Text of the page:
EUROPEAN MORNING BRIEF 13/02: SHFE nickel prices lead on the upside; primary aluminium supply to tighten in ’18; Sherritt ramping up Ambatovy

Good morning from Metal Bulletin’s offices in Shanghai as we bring you the latest news and pricing stories on Tuesday February 13.

Base metals prices on the Shanghai Futures Exchange were broadly stronger during Asian morning trading on Tuesday, with nickel prices leading on the upside with a gain of 0.8%, while lead (-0.3%) was the only metal to lose ground.

The May nickel contract on the SHFE stood at 100,620 yuan ($15,922) per tonne as of 10.00 am Shanghai time, up by 800 yuan from the previous day’s close of 99,820 yuan per tonne.

Check Metal Bulletin’s live futures report here.

LME snapshot at 02.00 am London time
Latest three-month LME Prices

Price ($ per tonne) Change since yesterday’s close ($)
Copper 6,888 57
Aluminium 2,146 21
Lead 2,513.5 -2.5
Zinc 3,399 16.5
Tin 21,190 95
Nickel 13,195 95

SHFE snapshot at 10.00 am Shanghai time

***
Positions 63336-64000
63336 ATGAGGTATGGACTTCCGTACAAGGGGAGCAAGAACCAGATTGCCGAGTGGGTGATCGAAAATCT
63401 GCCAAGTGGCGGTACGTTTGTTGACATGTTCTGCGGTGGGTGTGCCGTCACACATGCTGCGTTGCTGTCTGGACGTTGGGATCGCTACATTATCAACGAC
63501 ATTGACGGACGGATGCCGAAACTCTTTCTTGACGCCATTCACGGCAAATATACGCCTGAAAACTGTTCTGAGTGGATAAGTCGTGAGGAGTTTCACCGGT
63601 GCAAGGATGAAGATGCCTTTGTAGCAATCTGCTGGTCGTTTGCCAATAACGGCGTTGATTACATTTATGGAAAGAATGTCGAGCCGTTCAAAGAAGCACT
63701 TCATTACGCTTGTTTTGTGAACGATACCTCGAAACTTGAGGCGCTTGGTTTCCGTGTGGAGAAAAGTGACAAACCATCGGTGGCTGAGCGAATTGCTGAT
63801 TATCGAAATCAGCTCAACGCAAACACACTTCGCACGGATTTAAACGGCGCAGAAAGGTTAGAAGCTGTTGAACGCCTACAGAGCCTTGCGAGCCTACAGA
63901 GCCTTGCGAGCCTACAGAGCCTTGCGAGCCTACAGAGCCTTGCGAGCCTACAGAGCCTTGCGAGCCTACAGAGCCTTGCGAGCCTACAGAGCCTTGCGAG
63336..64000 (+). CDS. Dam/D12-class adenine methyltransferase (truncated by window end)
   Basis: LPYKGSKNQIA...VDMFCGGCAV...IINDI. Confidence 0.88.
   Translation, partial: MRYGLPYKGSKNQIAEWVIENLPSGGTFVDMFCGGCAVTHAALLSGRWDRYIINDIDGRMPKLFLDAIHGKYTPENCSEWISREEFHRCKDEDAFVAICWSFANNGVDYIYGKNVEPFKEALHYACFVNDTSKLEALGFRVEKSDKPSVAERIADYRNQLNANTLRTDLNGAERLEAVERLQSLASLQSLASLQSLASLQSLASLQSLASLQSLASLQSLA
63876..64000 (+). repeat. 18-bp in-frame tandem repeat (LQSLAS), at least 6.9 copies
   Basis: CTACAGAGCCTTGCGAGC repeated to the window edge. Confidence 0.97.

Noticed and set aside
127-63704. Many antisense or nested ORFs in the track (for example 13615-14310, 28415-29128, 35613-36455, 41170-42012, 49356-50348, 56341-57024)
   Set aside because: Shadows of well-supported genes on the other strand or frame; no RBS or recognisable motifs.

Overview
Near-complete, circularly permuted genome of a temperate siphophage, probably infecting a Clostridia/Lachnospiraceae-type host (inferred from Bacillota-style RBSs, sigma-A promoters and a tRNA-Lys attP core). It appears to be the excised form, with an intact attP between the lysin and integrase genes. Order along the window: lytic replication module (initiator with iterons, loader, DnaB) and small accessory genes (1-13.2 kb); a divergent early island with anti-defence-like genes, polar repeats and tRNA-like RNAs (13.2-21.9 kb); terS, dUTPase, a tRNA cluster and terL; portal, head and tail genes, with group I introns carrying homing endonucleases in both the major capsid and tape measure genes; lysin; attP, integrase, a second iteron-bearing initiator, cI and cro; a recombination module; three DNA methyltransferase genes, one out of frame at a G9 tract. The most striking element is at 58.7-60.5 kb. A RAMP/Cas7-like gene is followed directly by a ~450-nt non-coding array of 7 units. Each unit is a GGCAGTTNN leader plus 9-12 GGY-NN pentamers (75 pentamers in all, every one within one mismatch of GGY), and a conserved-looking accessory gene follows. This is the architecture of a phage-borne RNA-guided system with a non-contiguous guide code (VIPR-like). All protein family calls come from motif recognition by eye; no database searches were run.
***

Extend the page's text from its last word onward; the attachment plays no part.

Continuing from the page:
Most-traded SHFE contracts

Price (yuan per tonne) Change since yesterday’s close (yuan)
Copper (April) 51,870 160
Aluminium (March) 14,470 65
Zinc (April) 26,005 65
Lead (March) 18,965 -65
Tin (May) 147,290 950
Nickel (May) 100,620 800

Primary aluminium supply is expected to be in tight supply this year due to a split in the market between China and the rest of the world, according to a forecast by ING Groep NV.

Sherritt International Corp is ramping up nickel and cobalt output at its Ambatovy joint venture in Madagascar, which was impacted by Tropical Cyclone Ava in January.

Miners are once again likely to secure a reduction in zinc treatment charges (TCs) for 2018, although perhaps not by as much as their initial offers to smelters would suggest.

Ford Motor Co is investing $25 million in its assembly plant in the US state of Kentucky to meet surging customer demand for its aluminium-intensive sport utility vehicle models, according to a statement on Monday February 12.

The price differential between high and low-grade cobalt narrowed last week, reflecting strong demand for units with chemical applications and a pronounced tightness for broken cathodes and briquettes.

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